A winter succulents display with houseleek

Create an easy-to-grow miniature houseleek landscape

Incredibly tough, easy to grow, arresting and interesting. These mountains of miniature houseleeks look impressive all year round, says Ben Preston. Photography Eva Nemeth

The tight, intricate spirals of houseleeks are native to regions of rocky hillsides and mountains, making them incredibly tough and very easy to grow as they tolerate both intense heat and hard frosts. In this shallow copper cooking pan, I have created a miniature landscape using local sandstone and three of my favourite houseleek cultivars. Nestling neatly in the cracks, they will eventually create a patchwork on rosettes that look impressive year-round. Here’s how to make yours.

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How to achieve the look

Houseleeks require very little depth, so this rustic copper pan is perfect. First, place the desired rocks to create a miniature mountainscape, this provides the free- draining crevices that will help the houseleeks thrive. The tight rosettes can be squeezed between the container’s edge and the tiny ravines between the rocks. The largest cultivar here is the impressive Sempervivum ‘Kong’, with domed, dark grey- green rosettes that sit in the centre of the mini mountain. Around the pan’s edge I’ve used the dark maroon-tipped Sempervivum calcareum ‘Sir William Lawrence’ in repetition with the smaller, bright-green rosettes of Jovibarba allionii, which help to show off the dark tones of the sempervivums.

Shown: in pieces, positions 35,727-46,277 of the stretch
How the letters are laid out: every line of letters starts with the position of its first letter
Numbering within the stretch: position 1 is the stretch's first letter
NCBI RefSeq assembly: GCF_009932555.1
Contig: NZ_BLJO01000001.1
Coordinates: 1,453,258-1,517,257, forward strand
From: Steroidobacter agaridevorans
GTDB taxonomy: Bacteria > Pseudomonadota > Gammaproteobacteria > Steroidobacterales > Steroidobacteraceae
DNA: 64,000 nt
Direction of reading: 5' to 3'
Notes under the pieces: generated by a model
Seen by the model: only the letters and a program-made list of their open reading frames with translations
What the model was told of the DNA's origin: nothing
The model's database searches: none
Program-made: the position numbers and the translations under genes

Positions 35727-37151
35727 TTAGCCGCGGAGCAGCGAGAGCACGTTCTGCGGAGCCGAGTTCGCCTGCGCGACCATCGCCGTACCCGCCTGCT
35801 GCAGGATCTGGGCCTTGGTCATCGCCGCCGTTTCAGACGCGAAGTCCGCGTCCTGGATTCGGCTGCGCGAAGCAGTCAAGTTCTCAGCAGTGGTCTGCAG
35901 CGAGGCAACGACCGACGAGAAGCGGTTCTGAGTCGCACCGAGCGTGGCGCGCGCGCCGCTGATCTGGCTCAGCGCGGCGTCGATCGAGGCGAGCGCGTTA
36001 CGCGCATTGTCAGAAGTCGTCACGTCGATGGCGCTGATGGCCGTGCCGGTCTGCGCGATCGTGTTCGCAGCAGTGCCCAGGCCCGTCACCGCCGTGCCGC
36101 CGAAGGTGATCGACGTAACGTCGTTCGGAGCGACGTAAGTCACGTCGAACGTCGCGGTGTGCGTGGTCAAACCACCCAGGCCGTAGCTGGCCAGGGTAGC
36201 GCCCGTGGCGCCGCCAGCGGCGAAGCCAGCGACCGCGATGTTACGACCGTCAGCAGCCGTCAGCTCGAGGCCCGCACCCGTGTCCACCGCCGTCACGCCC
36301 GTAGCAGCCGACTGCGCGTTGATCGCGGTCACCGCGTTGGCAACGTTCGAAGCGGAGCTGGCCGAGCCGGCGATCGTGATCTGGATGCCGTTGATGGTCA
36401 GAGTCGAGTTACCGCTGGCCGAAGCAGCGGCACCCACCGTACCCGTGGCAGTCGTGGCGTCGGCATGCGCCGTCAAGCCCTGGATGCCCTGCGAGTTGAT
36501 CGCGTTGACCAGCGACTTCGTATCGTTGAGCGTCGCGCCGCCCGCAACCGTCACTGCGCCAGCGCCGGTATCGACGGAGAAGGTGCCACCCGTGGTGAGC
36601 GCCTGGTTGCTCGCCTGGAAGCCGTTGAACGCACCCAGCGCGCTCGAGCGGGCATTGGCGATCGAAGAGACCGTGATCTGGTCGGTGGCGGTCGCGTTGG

Care and cultivation

These tender-looking succulents can be hardy to -15oC and tolerate very unfertile and stony ground. It is important when growing them in containers that the medium is very free draining as they will rot in the winter if sitting wet. I use a very simple 50/50 mix of horticultural grit and any peat-free, multi-purpose compost, with no feed. The individual rosettes are monocarpic so when they produce a flower spike in the summer they will expire. In this process they will produce many little rosette offsets at their base, which can be easily propagated or left to create a dense carpet. To propagate, simply twist the young rosettes between your thumb and index finger and pot on or move to your desired location.

Plants To Use

Jovibarba allionii, Sempervivum calcareum ‘Sir William Lawrence’ and Sempervivum ‘Kong’
Top to bottom: Jovibarba allionii, Sempervivum calcareum ‘Sir William Lawrence’ and Sempervivum ‘Kong’
© Eva Nemeth

Jovibarba allionii

Evergreen mat-forming succulent. The yellow-green rosettes are bright in appearance and make tight, spreading clusters that are attractive year round. 10cm. AGM. RHS H4.

Sempervivum calcareum ‘Sir William Lawrence’

A slowly spreading, mat-forming evergreen succulent with rosettes of grey- green leaves that have maroon tips. Produces a small spire with pink flowers in the summer. 8cm. AGM. RHS H5, USDA 4a-9b.

Sempervivum ‘Kong’

Producing some of the largest rosettes in the genus. Dark, grey-green in appearance. 15cm. RHS H5.

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Looking for more ideas? Don’t forget, our Pots section is brimming with gorgeous inspiration.